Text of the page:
Chances are, you’re already aware of the fact that antifreeze can be a dangerous poison to humans and animals alike. But do you know why the substance is so toxic to pets? Would you know what to do if your pet got into the chemical?
Since the winter weather has many people reaching for the antifreeze, the ASPCA Animal Poison Control Center (APCC) wants to make sure you know exactly why it’s so important to keep your pets safe from this toxin, what to do if you think they have been exposed and what can be done to help your pet in the event of an emergency.
A key ingredient found in most antifreeze is ethylene glycol. Ethylene glycol is highly toxic and affects the nervous system and kidneys. What’s worse is that ethylene glycol has a sweet taste, so pets can easily be drawn to and ingest it. It takes only a small amount of ethylene glycol to be potentially fatal. While problems may start within a couple of hours of ingestion, sometimes early signs may be missed in poisoning cases concerning this ingredient. In six to twelve hours, pets may be markedly ill.
While ethylene glycol is most commonly found in antifreeze used in car radiators, that is not the only location it can be found. Antifreeze may also be found in:
1. The base of portable basketball hoops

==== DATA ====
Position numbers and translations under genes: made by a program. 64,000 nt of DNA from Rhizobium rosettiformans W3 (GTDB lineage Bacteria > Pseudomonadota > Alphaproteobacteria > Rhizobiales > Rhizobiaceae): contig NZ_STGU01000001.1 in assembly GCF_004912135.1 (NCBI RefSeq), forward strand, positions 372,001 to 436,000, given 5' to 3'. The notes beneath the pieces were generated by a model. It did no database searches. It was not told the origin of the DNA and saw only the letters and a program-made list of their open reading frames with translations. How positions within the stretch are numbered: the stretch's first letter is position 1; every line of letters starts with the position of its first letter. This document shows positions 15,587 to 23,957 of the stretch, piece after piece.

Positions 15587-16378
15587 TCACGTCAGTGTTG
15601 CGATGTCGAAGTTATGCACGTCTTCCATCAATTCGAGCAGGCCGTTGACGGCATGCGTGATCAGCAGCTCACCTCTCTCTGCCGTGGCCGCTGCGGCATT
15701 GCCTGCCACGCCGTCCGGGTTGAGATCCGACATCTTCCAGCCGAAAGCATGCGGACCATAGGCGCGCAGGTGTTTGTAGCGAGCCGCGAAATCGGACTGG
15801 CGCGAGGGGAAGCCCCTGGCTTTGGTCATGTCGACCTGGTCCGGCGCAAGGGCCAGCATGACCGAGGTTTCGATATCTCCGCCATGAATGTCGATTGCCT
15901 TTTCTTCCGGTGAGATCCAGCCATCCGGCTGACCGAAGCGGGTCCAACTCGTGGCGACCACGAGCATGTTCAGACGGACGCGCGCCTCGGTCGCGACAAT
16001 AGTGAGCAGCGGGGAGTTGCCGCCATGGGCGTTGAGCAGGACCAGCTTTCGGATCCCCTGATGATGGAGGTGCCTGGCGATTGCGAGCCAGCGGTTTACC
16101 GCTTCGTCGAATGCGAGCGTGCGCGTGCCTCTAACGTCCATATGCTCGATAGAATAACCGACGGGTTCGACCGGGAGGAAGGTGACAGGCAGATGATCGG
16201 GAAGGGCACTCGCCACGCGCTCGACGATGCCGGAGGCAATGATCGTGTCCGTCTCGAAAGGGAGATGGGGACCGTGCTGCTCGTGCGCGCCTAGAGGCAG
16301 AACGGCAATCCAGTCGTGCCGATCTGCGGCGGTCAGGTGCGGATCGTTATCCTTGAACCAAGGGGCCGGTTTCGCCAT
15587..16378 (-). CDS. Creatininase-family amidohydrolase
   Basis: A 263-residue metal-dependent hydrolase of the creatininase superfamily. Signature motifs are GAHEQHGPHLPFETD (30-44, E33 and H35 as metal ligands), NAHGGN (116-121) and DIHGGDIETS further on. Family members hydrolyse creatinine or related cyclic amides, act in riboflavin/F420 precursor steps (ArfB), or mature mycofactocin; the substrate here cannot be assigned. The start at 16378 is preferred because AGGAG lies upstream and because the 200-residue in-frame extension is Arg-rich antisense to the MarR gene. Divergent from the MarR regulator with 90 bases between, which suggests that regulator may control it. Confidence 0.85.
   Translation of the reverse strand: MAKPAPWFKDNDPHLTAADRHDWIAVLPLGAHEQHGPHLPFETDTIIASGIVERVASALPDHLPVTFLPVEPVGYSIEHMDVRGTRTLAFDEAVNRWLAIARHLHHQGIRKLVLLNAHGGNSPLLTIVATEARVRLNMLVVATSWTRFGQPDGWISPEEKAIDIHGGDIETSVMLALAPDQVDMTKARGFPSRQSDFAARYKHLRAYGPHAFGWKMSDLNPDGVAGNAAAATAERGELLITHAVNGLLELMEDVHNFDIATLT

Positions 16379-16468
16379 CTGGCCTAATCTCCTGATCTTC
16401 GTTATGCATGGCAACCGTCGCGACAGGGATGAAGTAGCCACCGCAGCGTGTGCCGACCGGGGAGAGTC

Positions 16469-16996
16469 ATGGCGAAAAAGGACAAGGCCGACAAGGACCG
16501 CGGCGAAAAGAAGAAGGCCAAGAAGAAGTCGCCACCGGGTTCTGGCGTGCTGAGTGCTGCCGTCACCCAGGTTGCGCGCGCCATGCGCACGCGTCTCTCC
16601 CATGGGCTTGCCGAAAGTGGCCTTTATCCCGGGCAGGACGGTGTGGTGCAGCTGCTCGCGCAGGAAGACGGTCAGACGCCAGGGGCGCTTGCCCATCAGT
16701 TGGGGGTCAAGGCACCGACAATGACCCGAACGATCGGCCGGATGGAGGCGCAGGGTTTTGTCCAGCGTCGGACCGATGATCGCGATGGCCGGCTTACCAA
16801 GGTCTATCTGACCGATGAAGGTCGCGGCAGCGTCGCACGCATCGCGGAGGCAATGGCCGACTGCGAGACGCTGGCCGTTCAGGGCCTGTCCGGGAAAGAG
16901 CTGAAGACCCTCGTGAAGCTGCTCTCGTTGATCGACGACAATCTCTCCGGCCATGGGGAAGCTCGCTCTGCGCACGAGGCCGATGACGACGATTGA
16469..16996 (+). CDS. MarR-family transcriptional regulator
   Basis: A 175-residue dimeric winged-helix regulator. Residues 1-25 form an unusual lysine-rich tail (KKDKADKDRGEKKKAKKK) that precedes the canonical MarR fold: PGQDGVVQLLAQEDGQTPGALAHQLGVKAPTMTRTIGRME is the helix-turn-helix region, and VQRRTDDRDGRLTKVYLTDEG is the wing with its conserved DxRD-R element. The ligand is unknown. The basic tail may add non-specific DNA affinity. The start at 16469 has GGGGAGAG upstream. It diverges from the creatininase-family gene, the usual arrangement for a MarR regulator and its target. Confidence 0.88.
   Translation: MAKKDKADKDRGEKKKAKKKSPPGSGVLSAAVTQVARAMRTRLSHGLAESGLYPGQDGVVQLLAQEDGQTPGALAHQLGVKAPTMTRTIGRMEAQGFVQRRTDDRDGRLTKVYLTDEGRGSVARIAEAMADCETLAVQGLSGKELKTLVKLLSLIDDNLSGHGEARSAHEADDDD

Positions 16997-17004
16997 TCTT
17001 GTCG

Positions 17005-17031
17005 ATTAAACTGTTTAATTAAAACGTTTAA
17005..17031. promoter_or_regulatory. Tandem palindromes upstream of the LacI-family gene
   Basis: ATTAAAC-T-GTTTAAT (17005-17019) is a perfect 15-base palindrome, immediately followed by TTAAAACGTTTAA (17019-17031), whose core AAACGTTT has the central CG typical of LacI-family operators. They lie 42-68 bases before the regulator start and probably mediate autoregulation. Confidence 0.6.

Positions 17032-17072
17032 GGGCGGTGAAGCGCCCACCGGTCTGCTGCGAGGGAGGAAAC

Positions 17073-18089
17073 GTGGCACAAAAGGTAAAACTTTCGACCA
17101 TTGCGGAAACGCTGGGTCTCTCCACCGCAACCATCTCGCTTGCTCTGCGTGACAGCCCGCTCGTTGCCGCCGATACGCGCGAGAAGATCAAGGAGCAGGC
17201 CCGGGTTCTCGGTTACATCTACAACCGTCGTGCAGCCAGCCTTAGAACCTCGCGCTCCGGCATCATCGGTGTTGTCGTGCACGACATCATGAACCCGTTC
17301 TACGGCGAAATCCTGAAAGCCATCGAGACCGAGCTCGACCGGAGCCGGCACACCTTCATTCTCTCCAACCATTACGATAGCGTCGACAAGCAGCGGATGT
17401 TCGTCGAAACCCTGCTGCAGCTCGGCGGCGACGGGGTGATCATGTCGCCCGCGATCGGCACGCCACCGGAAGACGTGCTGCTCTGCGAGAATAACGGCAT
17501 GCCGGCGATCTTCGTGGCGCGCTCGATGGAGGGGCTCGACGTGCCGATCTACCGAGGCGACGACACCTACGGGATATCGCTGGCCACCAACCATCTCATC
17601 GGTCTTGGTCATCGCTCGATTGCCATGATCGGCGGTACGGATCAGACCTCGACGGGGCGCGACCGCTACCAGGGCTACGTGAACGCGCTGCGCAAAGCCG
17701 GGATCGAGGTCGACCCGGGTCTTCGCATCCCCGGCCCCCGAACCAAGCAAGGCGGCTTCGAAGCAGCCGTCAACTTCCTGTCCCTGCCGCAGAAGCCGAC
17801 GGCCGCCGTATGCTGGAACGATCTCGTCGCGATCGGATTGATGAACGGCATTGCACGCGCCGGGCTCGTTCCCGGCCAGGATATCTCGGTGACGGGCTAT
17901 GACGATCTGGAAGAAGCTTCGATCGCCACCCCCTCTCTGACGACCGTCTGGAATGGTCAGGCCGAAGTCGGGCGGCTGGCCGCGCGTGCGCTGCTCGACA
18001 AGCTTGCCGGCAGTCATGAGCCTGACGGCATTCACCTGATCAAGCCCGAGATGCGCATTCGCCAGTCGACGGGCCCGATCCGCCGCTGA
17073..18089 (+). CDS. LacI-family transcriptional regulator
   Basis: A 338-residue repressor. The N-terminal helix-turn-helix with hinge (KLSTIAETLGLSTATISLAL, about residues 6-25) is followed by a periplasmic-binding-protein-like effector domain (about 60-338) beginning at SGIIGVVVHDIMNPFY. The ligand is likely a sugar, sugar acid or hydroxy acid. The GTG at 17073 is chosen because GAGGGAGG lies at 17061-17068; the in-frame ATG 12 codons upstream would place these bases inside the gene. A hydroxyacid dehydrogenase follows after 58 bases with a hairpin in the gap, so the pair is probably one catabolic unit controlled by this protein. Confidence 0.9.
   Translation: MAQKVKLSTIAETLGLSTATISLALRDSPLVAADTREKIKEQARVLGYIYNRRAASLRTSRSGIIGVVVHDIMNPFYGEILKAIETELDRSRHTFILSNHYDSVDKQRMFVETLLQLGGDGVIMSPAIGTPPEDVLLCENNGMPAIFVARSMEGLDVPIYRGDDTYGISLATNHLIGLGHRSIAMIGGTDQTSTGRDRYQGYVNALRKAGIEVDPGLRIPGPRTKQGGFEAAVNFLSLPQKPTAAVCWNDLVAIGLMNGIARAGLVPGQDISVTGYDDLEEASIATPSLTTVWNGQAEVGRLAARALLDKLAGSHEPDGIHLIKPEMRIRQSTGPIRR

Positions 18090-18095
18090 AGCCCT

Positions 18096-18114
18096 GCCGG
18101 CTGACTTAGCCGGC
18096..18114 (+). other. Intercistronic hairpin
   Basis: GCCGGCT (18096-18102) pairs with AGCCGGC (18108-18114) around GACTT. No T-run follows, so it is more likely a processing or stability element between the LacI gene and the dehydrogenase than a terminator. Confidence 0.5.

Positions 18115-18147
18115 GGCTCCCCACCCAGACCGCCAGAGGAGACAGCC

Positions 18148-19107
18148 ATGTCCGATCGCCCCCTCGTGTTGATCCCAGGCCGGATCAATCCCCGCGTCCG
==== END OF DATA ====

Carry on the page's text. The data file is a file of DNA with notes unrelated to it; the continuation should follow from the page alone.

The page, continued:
2. Placed in toilets to ‘winterize’ a house and keep plumbing from freezing
3. Printer and pen inks
4. Eye masks
5. Snow globes
6. Some household latex paints
1. Unsteadiness on the feet
4. Increase in thirst and urination
5. Loss of appetite
If you think your pet may have ingested antifreeze, the best thing to do is immediately take them to the veterinary hospital. You’ll also want to be sure to bring with you the packaging from the antifreeze, so the veterinarian can determine the best form of treatment based on the amount ingested and the ingredients listed in the product.
At the hospital, the veterinarian will evaluate your pet and run lab tests. If it is uncertain whether your pet was exposed to antifreeze or exposed to enough to be cause for concern, there is a test the veterinarians can run to first determine if the exposure will be harmful or problematic.
The good news is, if your pet has ingested antifreeze, there is an antidote. However, it is extremely important to get treatment started as soon as possible.
Pet-safe antifreezes do exist. Instead of containing ethylene glycol, these versions of antifreeze contain propylene glycol—which has a much wider margin of safety. It is still best practice to keep pets out of any type of chemicals, even pet-safe antifreeze.
If you suspect your pet has been exposed to any poisonous substances, contact your veterinarian or call Animal Poison Control Center (APCC) at 888-426-4435 immediately.
Photo source: Facebook/Susy Cadena/Rex The Hero Dog
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